Talking Ducks Down
Author’s Note: “I hunt every single day of duck season,” says Billy Blakely, chief guide at Blue Bank Resort on Reelfoot Lake near Tiptonville, Tennessee, located between three waterfowl refuges and only a short distance from the Mississippi River, one of the premier duck hunting regions in the U.S. “I’ll guide 80+ days per year for ducks.” When Blakely takes a party of duck hunters out to Reelfoot Lake for a day of hunting, he often carries 4-10 hunters at one time plus a dog, guns, ammunition and food. Blakely usually will carry his party about 2 miles before they set up to hunt. That 2 miles of the lake includes stumps, shallow water, deep water, brush and ice. If he is hunting from his permanent blind, he pulls his boat into a covered slip.
Question: Billy, what do you do when a warm front comes through, and you can get into your permanent duck blinds on the lake?
Blakely: We use our boats to go through the shallow marshes and get back to our duck holes in the grass and the timber where we have our permanent blinds. I like a War Eagle boat, because it’s big and can carry a lot of equipment and people, yet it still can run across Reelfoot Lake’s shallow water without getting stuck.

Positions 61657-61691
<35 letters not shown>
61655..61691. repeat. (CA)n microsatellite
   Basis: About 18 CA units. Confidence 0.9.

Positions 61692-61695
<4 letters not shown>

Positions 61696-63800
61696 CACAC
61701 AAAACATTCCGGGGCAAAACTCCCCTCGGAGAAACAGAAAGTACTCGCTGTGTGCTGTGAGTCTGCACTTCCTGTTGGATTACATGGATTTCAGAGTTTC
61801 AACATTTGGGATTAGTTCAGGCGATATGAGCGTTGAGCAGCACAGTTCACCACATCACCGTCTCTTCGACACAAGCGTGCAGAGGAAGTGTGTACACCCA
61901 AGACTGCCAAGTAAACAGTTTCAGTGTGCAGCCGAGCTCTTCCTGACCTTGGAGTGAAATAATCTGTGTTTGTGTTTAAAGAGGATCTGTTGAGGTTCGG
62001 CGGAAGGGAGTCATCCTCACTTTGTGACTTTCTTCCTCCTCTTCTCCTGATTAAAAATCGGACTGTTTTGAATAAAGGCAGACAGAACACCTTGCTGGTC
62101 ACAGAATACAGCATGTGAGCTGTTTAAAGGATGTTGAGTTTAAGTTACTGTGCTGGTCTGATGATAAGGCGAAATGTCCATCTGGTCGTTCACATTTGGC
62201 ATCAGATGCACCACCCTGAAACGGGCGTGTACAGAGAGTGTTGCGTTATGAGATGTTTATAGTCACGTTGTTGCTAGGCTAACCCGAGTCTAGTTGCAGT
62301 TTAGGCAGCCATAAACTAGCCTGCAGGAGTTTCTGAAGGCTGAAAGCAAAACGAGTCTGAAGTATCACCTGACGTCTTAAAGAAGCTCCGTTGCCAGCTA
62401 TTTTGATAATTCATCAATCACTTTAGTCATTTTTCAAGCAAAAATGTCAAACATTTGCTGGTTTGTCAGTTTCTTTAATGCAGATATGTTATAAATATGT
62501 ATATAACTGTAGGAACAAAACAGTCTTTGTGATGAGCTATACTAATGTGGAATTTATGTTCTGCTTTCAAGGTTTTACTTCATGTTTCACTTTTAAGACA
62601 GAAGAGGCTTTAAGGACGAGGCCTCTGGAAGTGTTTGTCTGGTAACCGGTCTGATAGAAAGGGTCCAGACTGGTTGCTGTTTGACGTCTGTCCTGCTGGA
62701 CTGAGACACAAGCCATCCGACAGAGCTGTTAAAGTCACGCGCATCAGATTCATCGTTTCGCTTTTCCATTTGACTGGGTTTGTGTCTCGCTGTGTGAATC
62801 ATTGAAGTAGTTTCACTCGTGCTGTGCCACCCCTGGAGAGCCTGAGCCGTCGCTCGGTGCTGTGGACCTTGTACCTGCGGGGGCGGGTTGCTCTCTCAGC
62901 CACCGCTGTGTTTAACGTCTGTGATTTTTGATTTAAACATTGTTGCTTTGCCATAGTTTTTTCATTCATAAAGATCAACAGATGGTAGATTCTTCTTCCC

Question: What’s the difference in the types of ducks that you take in the shallow-water blinds compared to out on the open water?
Blakely: We usually take many more mallards and teals back in the duck holes where we have our permanent blinds than we take when we hunt the open water. We also take fewer diving ducks back in those duck holes.
Question: What is an average day of duck hunting with you at Reelfoot Lake?
Blakely: We almost always get our limits.
Question: What type of calling do you do?
Blakely: I do a lot of really loud calling, because we have so much competition from other hunters in the places that we hunt. I call loudly and hard. I usually have an assistant guide with me who is also calling loud and hard.
Question: What call are you using?
Blakely: I like the Primos Wench. When I first see the ducks, I hit them with hard, hail calls. If those ducks are really flying high, we stay on them with our calling for a pretty good while to bring them down. When the ducks are about 50 yards from the blind, we ease up a little more. When they are 50 yards and coming to the blind, we use quacks and chatters. If they pass over the blind but not close enough for the hunters to get a shot, we give them come-back calls.
Question: What is the biggest flight you’ve had come into the blind in December?
Blakely: Between 150-200 ducks came in at one time in one flight, and we landed 15 or 20 of those ducks in the decoys before I called the shot (told the hunters to come up out of the blind and shoot).
This article is part of a series on winter duck hunting. Click here to go back to part one, an introduction to hunting ducks in the winter. Click here for part three wherein Billy Blakely explains why you should talk loudly and have a lot of decoys.